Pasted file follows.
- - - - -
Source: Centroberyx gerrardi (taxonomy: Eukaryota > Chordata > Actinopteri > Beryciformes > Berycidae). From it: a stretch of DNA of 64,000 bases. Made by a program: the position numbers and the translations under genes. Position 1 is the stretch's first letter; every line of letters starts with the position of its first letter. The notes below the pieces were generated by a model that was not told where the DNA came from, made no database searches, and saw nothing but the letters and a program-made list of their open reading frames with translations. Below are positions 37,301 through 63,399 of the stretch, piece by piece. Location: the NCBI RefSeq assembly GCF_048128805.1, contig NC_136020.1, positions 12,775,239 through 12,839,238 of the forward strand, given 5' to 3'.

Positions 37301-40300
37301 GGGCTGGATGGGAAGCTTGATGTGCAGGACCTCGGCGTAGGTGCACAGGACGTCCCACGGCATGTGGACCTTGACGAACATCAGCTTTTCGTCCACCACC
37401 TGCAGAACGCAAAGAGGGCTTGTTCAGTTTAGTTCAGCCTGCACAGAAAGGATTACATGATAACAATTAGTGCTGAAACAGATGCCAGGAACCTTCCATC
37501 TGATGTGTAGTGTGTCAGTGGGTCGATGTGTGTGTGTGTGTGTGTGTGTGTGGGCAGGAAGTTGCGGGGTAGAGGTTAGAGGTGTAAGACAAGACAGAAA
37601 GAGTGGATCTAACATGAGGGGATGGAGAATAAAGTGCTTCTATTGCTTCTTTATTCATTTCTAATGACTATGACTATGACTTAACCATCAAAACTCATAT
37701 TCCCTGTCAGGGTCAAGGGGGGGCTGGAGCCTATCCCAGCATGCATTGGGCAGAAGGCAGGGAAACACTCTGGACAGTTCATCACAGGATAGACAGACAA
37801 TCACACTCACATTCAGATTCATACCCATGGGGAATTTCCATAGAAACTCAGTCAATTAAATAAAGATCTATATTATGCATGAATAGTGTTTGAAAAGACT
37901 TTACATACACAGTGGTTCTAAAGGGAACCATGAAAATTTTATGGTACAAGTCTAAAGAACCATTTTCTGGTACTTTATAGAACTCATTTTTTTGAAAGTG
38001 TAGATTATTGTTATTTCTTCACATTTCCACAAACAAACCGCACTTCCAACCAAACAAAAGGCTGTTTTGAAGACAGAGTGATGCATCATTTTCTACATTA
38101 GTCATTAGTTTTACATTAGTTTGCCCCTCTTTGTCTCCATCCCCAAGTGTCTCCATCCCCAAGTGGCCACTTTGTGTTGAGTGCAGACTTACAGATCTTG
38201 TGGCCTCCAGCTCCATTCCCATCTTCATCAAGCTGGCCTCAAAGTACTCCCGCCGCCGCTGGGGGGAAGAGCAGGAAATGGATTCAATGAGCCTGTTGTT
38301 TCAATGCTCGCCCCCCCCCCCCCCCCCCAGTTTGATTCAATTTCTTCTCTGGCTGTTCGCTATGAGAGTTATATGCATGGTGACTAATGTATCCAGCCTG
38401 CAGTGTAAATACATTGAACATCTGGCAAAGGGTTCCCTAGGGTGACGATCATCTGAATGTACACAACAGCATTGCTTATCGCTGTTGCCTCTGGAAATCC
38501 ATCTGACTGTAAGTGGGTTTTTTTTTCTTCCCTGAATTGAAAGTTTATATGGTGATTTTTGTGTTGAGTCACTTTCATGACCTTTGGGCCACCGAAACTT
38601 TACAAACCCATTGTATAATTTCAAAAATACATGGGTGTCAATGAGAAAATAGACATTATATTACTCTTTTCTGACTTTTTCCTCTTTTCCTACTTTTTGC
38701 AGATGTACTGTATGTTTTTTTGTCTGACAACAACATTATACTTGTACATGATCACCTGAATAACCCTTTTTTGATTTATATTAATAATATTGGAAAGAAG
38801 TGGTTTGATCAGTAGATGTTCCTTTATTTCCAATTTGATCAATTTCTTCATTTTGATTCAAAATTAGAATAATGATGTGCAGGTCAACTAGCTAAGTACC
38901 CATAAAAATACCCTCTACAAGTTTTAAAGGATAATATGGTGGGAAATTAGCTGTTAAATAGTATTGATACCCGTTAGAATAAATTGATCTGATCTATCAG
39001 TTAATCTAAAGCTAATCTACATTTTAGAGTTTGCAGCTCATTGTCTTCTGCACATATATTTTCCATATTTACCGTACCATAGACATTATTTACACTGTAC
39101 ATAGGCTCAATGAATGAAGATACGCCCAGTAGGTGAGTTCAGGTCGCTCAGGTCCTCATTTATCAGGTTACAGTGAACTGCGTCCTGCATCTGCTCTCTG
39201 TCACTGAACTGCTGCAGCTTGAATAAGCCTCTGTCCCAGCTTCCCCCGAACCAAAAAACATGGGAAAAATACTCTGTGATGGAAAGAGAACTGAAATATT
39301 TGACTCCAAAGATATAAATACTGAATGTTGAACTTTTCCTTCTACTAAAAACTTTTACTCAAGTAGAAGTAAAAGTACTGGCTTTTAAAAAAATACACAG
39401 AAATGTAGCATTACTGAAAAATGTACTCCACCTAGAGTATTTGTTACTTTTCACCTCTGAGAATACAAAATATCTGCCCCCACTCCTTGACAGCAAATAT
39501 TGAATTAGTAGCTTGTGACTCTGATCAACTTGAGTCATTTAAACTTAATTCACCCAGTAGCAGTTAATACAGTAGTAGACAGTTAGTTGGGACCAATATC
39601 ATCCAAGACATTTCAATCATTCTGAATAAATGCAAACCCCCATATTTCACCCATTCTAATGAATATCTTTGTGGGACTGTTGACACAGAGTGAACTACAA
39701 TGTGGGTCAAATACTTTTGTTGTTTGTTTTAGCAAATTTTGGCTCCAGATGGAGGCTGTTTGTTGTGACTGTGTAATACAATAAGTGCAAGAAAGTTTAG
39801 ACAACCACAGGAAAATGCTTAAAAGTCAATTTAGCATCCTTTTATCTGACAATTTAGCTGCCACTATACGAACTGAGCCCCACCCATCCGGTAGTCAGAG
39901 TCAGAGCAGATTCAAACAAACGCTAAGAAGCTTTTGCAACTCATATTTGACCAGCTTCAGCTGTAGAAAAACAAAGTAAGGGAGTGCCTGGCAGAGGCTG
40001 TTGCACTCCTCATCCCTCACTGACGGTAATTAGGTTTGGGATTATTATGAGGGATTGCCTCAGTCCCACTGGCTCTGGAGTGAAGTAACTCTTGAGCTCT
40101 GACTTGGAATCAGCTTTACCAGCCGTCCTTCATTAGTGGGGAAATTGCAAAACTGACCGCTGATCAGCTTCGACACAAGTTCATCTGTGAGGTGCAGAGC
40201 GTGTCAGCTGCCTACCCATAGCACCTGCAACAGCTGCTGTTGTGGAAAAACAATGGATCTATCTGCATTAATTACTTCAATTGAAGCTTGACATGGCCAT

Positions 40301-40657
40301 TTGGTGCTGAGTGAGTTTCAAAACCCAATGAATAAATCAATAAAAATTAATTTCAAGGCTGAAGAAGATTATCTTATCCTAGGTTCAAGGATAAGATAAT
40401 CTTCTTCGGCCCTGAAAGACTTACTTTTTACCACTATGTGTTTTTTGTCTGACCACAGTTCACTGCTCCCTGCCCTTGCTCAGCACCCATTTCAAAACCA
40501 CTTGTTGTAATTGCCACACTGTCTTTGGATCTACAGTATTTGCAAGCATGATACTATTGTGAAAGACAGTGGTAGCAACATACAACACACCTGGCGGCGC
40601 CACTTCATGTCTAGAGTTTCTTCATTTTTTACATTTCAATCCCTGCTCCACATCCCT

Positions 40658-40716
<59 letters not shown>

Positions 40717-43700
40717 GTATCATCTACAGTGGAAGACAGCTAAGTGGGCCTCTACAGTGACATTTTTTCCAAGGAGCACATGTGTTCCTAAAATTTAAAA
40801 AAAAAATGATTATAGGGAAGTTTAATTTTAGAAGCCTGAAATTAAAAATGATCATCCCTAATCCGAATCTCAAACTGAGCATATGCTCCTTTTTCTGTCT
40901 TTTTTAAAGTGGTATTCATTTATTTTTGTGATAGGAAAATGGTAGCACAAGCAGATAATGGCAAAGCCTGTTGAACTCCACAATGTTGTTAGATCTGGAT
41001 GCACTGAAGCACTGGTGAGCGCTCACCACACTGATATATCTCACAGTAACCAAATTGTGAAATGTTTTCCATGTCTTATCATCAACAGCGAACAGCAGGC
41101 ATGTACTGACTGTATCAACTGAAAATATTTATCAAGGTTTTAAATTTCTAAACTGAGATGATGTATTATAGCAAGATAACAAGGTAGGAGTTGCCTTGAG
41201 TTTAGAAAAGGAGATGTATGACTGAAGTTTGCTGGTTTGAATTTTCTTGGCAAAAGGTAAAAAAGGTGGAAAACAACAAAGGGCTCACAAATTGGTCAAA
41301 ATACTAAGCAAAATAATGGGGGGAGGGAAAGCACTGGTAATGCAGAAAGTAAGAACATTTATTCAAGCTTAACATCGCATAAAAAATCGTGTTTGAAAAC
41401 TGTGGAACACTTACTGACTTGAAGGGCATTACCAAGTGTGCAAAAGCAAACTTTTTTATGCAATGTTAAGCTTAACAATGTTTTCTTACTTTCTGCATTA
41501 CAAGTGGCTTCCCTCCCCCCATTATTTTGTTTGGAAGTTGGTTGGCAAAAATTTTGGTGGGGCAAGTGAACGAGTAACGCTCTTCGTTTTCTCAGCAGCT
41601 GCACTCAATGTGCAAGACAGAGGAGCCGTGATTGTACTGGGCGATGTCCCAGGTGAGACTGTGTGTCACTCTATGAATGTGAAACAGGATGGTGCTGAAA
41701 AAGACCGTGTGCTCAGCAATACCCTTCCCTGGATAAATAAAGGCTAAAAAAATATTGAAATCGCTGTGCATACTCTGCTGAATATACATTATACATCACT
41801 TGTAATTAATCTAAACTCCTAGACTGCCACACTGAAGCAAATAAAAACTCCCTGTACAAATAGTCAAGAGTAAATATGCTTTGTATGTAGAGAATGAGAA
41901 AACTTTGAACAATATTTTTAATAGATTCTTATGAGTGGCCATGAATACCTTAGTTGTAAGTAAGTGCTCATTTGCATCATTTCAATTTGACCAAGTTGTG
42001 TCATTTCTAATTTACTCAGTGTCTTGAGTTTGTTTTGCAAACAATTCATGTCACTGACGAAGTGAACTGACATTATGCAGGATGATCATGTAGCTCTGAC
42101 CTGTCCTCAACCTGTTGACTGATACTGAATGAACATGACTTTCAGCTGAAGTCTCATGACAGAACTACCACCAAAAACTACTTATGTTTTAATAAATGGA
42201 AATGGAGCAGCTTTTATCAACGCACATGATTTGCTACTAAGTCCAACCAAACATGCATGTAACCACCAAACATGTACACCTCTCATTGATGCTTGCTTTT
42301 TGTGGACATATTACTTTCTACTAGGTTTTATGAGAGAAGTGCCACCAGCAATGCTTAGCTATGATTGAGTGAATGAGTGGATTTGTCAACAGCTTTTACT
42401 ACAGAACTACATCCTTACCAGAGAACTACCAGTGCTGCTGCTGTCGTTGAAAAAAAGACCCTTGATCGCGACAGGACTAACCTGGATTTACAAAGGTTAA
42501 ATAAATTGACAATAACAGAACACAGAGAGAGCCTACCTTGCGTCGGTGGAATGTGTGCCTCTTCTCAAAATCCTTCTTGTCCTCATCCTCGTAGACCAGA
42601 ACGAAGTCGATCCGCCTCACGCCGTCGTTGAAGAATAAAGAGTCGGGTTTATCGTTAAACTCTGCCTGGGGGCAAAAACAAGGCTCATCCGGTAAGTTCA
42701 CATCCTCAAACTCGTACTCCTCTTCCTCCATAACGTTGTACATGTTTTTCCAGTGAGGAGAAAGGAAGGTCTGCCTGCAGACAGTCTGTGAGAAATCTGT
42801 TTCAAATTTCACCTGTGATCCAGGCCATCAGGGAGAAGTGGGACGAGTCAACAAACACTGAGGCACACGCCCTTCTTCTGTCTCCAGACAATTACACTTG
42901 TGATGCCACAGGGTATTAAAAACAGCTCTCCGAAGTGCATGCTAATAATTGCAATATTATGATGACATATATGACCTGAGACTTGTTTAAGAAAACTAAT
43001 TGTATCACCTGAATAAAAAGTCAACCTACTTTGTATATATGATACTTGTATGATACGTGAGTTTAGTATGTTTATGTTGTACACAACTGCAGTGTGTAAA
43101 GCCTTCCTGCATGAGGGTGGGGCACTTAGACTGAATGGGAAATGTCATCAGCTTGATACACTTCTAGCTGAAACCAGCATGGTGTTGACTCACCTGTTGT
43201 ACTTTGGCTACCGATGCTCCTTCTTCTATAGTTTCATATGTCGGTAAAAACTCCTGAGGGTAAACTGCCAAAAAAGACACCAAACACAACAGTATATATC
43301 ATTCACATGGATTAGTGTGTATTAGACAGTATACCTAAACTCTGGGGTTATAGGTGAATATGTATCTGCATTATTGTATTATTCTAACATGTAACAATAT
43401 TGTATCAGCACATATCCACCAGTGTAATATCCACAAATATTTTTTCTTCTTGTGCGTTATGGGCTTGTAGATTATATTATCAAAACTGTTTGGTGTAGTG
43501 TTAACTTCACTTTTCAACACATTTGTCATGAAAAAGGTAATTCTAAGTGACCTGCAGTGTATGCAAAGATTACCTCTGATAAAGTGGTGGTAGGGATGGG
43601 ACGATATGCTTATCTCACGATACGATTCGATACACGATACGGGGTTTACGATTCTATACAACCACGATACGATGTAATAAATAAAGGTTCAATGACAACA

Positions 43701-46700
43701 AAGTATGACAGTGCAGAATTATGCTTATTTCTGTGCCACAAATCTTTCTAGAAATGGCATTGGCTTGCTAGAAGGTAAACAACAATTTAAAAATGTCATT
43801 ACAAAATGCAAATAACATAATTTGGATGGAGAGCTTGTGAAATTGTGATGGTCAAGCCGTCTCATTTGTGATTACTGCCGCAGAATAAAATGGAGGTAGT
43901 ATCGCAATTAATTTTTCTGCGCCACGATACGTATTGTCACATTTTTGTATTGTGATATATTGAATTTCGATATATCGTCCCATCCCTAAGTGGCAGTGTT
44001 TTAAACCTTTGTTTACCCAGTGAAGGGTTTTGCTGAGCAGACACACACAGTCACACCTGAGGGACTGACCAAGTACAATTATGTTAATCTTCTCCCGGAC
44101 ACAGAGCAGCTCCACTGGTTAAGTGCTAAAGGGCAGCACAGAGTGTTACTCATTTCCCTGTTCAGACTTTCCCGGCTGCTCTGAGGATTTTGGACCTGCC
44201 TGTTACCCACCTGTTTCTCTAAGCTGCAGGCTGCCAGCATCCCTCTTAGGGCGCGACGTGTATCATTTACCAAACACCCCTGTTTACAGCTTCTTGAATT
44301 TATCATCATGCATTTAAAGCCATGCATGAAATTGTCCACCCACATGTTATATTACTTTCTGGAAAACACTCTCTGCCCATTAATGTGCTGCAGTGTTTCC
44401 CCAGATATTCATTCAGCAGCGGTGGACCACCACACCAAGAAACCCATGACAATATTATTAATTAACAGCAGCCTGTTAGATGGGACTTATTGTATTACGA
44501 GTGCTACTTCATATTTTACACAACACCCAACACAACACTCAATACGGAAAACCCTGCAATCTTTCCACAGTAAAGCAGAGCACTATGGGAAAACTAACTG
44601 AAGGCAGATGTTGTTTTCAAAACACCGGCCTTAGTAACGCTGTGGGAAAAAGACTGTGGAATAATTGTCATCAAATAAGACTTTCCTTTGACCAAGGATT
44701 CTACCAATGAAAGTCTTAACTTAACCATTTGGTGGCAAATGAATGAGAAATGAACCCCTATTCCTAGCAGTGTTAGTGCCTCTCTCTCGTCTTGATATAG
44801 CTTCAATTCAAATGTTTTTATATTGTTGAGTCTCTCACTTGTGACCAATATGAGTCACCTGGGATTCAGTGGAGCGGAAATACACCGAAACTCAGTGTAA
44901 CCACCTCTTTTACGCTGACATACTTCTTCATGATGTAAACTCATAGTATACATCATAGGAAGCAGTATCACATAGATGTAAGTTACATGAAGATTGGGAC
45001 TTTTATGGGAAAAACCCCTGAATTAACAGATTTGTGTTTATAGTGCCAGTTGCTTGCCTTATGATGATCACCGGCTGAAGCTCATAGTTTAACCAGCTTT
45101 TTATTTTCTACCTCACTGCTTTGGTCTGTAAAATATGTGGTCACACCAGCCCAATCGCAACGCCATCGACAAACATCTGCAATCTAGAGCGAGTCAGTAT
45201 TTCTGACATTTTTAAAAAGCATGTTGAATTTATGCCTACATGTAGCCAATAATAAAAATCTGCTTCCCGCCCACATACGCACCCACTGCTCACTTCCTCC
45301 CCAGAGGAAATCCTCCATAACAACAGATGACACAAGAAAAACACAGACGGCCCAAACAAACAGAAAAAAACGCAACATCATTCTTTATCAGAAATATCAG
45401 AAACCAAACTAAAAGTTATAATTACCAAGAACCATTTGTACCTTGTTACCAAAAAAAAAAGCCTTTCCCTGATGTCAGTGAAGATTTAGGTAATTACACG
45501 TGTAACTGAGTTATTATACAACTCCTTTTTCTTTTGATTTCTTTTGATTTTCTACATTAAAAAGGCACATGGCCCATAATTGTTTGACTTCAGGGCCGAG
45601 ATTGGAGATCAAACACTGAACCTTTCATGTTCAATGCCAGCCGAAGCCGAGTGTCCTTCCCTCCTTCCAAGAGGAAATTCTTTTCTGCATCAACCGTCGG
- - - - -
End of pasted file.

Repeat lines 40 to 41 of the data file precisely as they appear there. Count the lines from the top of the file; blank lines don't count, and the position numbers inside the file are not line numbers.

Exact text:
Positions 40717-43700
40717 GTATCATCTACAGTGGAAGACAGCTAAGTGGGCCTCTACAGTGACATTTTTTCCAAGGAGCACATGTGTTCCTAAAATTTAAAA